The description of the Society is a bit vague for me. To me, it just seemed like the world of today, except it is a bit more controlled and manageable. Also, the people seem aware of the imperfections in their Society. They follow the rules not because they think it is for their best but because they fear the authority. So how can such a society even exist so stably for such a long time? The rebellion that is mentioned was somewhere at the borders of some vague Southern Provinces. That too is coming from outside the Society and not from within it. So what is the book trying to tell us by this? That the `Society' is the better option than the outside world, but isn't the book supposed to tell us the contrary. Even after completing the book I'm confused on that point. Another thing that I am unclear about was that why was Ky classified as an `Abberation' (something like an outcast), if his parents had died in an attack by the enemy planes. What wrong had his parents done, that he is classified an `Abberation'.
The writing style did not appeal to me and the character development was lacking. For me connecting to the characters is a very important aspect of a book, especially the ones which are written in first person.If the book fails to create the bond between the readers and the characters, the rest of the story fails to capture the reader's attention. The description of the characters is vague. I understood that Cassia is very beautiful and that both the boys are handsome but that's all I knew about them - that's not enough for me to care about them! By the way the story is told I think Cassia is pretty self obsessed who thinks that she is the one who understands everyone. The book was attempted to be written in a lyrical and poetic form but it ends up as an awkward and clumsy effort.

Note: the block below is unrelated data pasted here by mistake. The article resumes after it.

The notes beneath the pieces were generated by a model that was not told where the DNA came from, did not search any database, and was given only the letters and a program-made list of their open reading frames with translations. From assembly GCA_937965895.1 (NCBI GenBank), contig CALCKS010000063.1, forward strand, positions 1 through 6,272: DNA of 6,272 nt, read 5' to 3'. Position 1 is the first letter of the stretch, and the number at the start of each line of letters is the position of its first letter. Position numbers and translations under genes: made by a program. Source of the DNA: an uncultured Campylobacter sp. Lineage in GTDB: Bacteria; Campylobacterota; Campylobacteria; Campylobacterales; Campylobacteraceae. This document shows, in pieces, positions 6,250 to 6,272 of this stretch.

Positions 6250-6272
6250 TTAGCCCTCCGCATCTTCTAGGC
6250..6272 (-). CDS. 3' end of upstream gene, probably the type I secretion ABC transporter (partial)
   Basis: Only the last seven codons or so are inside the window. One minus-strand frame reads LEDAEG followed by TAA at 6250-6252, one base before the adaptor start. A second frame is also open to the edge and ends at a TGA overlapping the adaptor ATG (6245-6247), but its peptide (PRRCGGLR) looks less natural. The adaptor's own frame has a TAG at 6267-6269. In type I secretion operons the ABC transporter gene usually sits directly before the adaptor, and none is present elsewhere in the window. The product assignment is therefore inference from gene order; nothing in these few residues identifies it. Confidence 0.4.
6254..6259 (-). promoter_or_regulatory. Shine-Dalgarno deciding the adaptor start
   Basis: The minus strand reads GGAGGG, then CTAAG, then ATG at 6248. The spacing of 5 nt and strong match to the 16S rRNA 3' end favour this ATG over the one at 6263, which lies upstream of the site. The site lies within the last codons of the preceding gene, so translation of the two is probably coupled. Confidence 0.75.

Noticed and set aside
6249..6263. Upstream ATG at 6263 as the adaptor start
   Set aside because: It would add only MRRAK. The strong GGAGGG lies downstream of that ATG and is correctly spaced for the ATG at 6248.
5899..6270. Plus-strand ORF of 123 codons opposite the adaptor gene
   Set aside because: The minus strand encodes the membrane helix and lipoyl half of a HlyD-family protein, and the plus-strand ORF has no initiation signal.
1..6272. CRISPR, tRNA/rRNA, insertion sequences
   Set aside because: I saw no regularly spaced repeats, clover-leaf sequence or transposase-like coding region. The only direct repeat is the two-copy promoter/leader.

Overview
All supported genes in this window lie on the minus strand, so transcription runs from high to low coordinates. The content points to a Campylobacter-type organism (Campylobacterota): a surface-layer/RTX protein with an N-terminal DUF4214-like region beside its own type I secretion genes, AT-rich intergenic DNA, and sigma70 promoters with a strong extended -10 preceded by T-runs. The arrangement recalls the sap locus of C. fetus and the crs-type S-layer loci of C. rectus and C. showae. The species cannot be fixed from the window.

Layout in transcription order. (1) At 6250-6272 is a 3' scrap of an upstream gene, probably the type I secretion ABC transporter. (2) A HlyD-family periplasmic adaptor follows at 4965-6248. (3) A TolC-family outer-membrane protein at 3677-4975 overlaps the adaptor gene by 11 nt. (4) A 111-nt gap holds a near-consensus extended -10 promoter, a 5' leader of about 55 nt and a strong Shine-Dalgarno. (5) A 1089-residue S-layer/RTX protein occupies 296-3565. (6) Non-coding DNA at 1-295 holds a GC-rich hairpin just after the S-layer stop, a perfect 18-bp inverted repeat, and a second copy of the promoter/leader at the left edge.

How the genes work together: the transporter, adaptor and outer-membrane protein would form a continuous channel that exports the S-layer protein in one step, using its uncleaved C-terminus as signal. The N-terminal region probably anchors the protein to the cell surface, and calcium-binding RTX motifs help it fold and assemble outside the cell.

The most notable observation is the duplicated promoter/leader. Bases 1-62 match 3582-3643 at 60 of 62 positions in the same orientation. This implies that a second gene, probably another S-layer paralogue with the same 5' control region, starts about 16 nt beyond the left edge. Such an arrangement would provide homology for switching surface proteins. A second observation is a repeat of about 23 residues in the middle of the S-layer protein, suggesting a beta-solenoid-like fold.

The first part of Matched left me dissatisfied and with a sense of incompleteness. Admittedly, the writing does get a bit better at the latter part of the book and the underlying concept remains interesting. So, maybe the next book in the series truly beautiful and mesmerising, something that I was looking for in its first part.
"Every minute you spend with someone gives them a part of your life and takes part of theirs."
"Growing apart doesn't change the fact that for a long time we grew side by side; our roots will always be tangled. I'm glad for that."
"....For what is the point of having something lovely if you never share it?
It would be like having a poem, a beautiful wild poem that no
one else has, and burning it."
Bland; evokes no feeling towards the characters or the story.
No, though it may be liked by some who like any type of romance and have not read any other dystopian novels. I don't think this book is truly worth reading. There are much better novels dealing with the same idea but are better written than Matched. However, like I already said before this is just one person's opinion and most other reviews differ from my view
on November 30, 2010